Listing Agents and Pre-Approvals or Pre-Qualifications

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It has become very trendy to ask for pre-approvals on loans, because so many escrows are falling through. Unfortunately, as I h"target="_blank">Loan Pre-Approval Means Nothing, and prequalification means even less. Both are literally wasted paper. As far as actually meaning anything you can hold someone to, they're useless. Worse than used toilet paper, which was actually put to some useful purpose once upon a time.

I never trust either a pre-qualification or pre-approval unless I did it. As I've said before, there is no accepted standard for either. Furthermore, I doubt there ever will be. Agents aren't asking for these pieces of waste paper because they're concerned about their listing clients. They're asking for them to cover their own backside so they don't get sued when the transaction falls apart.

Now there's no way on this earth that you can promise that owner that the transaction isn't going to fall apart. Accepting any offer always has some attached risk. If the buyer can't actually get the loan funded, the seller is out of luck as far as getting that purchase price for the property, and you'll have to go back to square one.

This isn't to say that the seller is out the whole amount. The buyer risked whatever good faith deposit, which should be at least enough to pay the costs of carrying the property for a month or two. This isn't to say that the seller is necessarily entitled to the deposit or that escrow will automatically remit it to them. There's rules about that. But the contract is very carefully written to limit the amount of time before the seller is entitled to the buyer's deposit. If you're concerned that the buyer may flake, or not be able to qualify, the correct thing to do is negotiate more of a deposit and more favorable terms for it to come to the seller in the purchase contract. If listing agents were really trying to protect their seller clients from failed transactions, they'd be focusing in on larger deposits and trying to get them paid to the seller while the property is still in escrow. That's real protection for the seller. Of course, many buyers will walk away from such terms, meaning that it goes from a possibility of that listing agent getting paid to no possibility of that listing agent getting paid.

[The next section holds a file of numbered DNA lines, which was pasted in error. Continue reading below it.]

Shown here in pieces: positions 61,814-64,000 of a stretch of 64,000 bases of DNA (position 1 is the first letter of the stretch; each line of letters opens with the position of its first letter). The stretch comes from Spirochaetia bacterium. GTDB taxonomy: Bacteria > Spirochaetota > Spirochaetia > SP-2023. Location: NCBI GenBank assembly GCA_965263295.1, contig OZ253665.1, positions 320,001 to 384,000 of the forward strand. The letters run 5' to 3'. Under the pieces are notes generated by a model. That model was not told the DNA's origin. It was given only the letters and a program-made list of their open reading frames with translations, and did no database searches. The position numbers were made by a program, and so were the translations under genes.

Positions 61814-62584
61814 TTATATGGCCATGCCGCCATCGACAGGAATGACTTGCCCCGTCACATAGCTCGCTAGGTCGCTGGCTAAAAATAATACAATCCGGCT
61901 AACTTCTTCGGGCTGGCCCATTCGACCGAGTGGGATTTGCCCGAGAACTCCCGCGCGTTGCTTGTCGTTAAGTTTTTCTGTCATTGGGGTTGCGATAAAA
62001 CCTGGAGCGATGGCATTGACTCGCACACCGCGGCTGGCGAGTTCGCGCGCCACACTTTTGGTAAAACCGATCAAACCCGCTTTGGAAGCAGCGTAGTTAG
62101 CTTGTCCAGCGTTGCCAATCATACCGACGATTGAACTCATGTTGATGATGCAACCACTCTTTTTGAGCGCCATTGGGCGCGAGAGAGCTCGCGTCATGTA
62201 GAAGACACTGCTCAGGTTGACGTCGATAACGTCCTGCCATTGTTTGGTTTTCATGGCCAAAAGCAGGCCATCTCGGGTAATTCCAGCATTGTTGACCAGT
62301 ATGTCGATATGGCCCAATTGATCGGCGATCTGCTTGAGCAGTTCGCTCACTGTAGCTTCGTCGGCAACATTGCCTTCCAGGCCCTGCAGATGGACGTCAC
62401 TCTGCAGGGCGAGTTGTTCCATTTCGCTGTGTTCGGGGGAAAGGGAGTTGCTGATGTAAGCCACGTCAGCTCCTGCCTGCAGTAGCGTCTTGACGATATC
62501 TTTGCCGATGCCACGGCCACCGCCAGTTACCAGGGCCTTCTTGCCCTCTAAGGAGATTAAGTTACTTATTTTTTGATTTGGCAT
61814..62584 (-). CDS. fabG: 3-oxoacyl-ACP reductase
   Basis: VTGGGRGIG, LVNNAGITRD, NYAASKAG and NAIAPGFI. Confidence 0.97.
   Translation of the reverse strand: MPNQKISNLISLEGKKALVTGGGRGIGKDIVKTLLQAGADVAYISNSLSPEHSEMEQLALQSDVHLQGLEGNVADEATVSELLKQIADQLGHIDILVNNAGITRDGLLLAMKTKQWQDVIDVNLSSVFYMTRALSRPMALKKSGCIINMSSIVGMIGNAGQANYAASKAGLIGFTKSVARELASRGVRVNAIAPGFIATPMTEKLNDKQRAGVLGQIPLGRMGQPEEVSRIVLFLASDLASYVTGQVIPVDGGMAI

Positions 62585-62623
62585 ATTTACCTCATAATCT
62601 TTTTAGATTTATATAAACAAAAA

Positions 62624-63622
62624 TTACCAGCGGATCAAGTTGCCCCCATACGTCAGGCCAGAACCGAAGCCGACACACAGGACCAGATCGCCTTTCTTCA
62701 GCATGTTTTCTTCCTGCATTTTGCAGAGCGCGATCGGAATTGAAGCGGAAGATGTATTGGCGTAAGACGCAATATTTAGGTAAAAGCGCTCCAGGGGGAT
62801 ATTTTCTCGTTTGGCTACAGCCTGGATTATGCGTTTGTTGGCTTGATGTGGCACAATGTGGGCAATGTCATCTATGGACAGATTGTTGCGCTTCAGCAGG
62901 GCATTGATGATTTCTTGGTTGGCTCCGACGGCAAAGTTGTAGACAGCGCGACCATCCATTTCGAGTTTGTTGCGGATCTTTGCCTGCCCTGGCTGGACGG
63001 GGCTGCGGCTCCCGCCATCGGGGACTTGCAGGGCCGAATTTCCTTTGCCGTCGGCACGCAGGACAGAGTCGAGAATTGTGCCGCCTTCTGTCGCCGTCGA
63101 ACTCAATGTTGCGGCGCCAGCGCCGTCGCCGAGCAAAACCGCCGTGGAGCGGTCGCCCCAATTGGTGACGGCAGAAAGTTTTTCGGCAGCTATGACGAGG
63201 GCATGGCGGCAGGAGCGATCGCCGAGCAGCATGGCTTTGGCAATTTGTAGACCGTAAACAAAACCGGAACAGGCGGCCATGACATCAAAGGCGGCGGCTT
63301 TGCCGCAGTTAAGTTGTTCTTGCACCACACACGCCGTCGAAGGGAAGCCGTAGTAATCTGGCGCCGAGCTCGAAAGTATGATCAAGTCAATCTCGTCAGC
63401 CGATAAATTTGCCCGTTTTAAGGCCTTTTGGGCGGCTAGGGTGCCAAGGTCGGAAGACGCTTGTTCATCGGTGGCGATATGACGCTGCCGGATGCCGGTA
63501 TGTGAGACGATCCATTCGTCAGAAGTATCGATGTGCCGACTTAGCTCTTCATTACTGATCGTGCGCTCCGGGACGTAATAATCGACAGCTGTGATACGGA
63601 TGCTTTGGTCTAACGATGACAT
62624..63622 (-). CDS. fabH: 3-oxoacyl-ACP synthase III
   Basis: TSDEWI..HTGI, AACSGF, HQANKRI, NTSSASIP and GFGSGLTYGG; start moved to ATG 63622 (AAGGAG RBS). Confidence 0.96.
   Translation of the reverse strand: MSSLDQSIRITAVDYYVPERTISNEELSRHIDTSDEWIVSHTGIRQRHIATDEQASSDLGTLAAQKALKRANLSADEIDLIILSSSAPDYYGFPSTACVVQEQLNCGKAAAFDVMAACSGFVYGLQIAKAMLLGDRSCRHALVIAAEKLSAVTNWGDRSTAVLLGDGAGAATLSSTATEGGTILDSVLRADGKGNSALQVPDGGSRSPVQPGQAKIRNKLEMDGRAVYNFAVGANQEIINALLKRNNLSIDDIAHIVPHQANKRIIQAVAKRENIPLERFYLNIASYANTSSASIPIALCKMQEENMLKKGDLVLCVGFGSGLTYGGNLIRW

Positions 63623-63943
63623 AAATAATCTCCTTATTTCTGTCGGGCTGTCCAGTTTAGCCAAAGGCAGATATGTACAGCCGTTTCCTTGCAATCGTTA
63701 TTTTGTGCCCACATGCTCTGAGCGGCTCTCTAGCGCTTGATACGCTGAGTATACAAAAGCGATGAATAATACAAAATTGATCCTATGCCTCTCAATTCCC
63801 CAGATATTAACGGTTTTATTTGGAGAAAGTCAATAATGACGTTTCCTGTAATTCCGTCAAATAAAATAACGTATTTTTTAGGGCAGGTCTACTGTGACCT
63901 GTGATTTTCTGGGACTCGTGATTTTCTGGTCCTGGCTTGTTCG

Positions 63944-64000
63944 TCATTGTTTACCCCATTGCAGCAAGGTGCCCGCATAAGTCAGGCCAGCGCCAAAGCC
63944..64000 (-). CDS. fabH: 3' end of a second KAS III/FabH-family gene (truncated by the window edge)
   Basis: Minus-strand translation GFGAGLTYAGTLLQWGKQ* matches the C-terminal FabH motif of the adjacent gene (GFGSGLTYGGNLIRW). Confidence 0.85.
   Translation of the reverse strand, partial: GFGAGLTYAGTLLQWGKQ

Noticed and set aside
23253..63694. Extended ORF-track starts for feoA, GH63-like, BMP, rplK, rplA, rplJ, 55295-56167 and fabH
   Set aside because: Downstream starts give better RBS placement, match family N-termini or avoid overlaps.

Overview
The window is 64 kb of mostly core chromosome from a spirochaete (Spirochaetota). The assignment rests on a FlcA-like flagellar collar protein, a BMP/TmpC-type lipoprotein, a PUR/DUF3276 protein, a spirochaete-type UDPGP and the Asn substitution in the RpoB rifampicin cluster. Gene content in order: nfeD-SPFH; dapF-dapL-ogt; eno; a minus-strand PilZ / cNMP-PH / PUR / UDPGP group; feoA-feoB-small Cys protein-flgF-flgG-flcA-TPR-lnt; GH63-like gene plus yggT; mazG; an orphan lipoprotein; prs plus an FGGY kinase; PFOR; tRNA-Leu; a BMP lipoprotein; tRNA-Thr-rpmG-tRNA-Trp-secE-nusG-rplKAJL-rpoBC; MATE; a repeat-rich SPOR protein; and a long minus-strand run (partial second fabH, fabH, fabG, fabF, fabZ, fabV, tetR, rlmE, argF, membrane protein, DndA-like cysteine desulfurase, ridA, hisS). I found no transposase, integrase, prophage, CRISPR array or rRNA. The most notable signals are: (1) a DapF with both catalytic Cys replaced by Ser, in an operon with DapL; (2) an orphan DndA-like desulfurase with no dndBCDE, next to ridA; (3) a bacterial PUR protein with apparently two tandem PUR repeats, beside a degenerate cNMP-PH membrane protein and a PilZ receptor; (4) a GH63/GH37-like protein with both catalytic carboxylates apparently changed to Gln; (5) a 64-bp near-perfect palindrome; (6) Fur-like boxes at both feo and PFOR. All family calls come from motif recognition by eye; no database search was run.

Buyers understand the deposit in cash terms. They scraped and saved this money in real time, dollar by dollar. It's real to them, and they don't want to risk it. You've got a better chance of getting $10,000 more on the price with most buyers than of getting a $1000 higher deposit, or more favorable terms for forfeiture. Of course, a lot of buyers choose to go unrepresented or use the listing agent to represent them. Both are silly, when you understand what's really going on. But demanding a high deposit, or harsh terms of forfeiture, is a good way of scaring off potential buyers. Savvy agents understand that an increased deposit is a way to get a better price for their buyers. If you require a high deposit and harsh terms of forfeiture, you are discouraging certain buyers, shrinking the pool of potential purchasers, thereby lowering the likely eventual price.